Credit cards don’t pay

College students have enough to worry about financially. Interest on student loan payments is perpetually increasing, while unemployment continues to be a major problem. Unfortunately, one of the most profitable industries keeps the low income on their radar, and will eventually make a profit off of students’ demise.

Credit cards are a necessary evil in our country. Paying with plastic is usually necessary when paying for a hotel room, renting a car, and buying items online. A decent credit history is required for most apartment or house rentals. Unfortunately, card companies have many shady policies that hurt uninformed users.

The credit business began in the 1920s to pay for gas in the new invention of the automobile. Bank of America created the first bank-run credit card in 1958, which later merged into Visa. The credit card business didn’t turn into a behemoth until the 1980s when Citibank increased the interest rates in an effort to boost profits. The companies eliminated a limit on the interest rate, which can fluctuate from month to month, depending on your credit history.

We all say that we are going to only use the cards for an emergency – until we decide that we are really in the mood for sushi, or we really need that $100 dress at Nordstrom’s. The purchases pile up, and at the end of the month we can only afford the minimum payment. The companies can then raise the interest rates, making a profit as a result. Even if you pay off your credit card on time, if you lapse in any other payments, such as car or rent, the companies can increase your interest rate.

The credit card companies target college students because they are most likely to be unemployed and less likely to know about financial management. Many businesses offer deals to consumers if they sign up for their corporate credit card. We all see these companies at the tables outside Smith Memorial Student Union, especially when school starts. Every event with outside vendors usually includes at least one credit card company. Students receive an obscene amount of credit card applications per year.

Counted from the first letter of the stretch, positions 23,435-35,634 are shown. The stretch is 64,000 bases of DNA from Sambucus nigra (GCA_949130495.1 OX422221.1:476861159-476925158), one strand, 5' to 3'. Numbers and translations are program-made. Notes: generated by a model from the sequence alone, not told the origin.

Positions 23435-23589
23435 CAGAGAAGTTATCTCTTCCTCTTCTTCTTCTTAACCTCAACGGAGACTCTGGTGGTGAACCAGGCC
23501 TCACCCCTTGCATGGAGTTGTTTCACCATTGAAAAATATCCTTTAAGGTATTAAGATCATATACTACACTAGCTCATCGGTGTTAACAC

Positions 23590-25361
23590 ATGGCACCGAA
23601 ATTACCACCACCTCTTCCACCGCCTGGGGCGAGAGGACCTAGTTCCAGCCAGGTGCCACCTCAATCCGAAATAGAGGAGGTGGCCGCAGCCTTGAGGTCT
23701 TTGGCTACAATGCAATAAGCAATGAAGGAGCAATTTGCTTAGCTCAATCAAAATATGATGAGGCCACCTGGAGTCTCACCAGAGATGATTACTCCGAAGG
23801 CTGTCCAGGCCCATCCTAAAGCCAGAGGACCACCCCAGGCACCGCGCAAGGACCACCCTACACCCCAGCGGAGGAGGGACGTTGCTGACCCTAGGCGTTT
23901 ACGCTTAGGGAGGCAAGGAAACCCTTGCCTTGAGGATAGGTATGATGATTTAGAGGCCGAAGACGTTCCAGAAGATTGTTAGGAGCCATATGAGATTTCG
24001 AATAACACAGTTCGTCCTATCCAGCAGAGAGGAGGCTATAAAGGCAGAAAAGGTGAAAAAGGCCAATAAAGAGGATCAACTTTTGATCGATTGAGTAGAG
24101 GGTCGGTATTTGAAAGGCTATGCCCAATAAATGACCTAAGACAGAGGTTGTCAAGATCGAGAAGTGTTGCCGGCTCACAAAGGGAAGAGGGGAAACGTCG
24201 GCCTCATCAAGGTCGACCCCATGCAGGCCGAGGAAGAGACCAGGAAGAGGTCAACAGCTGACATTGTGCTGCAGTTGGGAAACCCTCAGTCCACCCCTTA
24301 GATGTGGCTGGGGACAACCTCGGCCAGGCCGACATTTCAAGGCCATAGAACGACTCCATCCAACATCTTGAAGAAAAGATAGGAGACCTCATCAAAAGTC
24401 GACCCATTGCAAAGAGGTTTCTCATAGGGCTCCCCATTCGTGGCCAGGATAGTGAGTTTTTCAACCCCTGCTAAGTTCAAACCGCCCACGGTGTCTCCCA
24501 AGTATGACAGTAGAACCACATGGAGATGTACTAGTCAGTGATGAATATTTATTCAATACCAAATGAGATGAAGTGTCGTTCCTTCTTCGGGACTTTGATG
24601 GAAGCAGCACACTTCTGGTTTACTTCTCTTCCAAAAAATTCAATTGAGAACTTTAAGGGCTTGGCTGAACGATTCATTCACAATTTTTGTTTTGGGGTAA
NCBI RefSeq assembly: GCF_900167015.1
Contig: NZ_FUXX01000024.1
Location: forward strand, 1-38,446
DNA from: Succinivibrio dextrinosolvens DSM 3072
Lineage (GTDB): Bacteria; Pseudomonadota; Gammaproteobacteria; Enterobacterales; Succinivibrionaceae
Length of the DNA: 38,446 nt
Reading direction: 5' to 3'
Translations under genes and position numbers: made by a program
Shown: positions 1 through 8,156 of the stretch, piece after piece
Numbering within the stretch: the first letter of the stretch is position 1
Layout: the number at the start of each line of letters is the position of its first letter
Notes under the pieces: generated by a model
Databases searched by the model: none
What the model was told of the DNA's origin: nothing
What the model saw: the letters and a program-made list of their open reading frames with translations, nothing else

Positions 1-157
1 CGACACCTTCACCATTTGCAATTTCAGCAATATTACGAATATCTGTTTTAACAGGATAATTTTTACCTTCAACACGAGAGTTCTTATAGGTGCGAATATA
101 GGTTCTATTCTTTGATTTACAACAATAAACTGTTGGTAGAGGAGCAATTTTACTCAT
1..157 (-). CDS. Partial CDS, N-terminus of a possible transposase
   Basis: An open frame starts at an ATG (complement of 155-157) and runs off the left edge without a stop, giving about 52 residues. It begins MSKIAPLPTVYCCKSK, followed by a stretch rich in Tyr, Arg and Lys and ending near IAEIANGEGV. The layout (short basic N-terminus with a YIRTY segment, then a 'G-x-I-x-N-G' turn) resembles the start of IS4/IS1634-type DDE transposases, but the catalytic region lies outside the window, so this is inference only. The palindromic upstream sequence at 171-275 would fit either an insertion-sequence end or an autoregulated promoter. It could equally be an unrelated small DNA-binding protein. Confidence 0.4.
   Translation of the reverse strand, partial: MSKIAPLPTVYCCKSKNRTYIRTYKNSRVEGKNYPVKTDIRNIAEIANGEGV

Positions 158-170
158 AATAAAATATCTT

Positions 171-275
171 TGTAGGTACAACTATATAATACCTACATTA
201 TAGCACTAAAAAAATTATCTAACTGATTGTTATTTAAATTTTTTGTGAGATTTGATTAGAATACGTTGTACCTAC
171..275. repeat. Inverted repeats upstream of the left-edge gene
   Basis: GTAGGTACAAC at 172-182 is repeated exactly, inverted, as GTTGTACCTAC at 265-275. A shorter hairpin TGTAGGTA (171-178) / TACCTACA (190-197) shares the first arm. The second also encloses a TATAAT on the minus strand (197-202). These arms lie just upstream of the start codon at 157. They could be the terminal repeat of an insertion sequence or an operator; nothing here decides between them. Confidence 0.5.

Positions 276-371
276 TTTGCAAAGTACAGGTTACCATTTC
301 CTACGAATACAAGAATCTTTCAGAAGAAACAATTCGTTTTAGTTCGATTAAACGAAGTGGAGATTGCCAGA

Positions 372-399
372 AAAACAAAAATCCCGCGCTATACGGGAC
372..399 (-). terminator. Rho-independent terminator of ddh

When I graduated from college the first time, I quit receiving the weekly application for credit cards. I can’t remember receiving any applications when I was working full time. It all changed when I went back to school. Last week alone, I received three applications, stating I was pre-approved for their card. Although it is a compliment to think that I am pre-approved for something, applying for a credit card is not a good activity to participate in if you are unemployed and living off student loans.

Although not all college students use their credit cards irresponsibly, statistics paint a startling picture. A study by Robert D. Manning, author of “Credit Card Nation: The Consequences of America’s Addiction to Credit,” found that more than half of students with credit cards maxed them out within their first year of college. Seventy-five percent of students used student loans to pay off their credit debt. It doesn’t just hit the college students, either. Over 100 million Americans are in debt over their credit cards.

Credit cards are useful if they are used wisely, especially if you are able to pay off the full balance at the end of every month. Good credit scores can mean the difference between staying in a nice apartment versus staying in a pay-by-the-week hotel room. Many of us would like to buy a house someday, and a good credit history is necessary for that to happen.

It is best to wait until you are financially stable to apply for a credit card. This sounds like pure common sense, but it’s hard to say no when you are pre-approved for $10,000 of credit.

Credit card companies need to stop targeting college students as customers. The business preys upon uninformed students who are not necessarily inclined to use the cards in a sensible manner. Credit debt will be wherever you want to be. Use the plastic responsibly.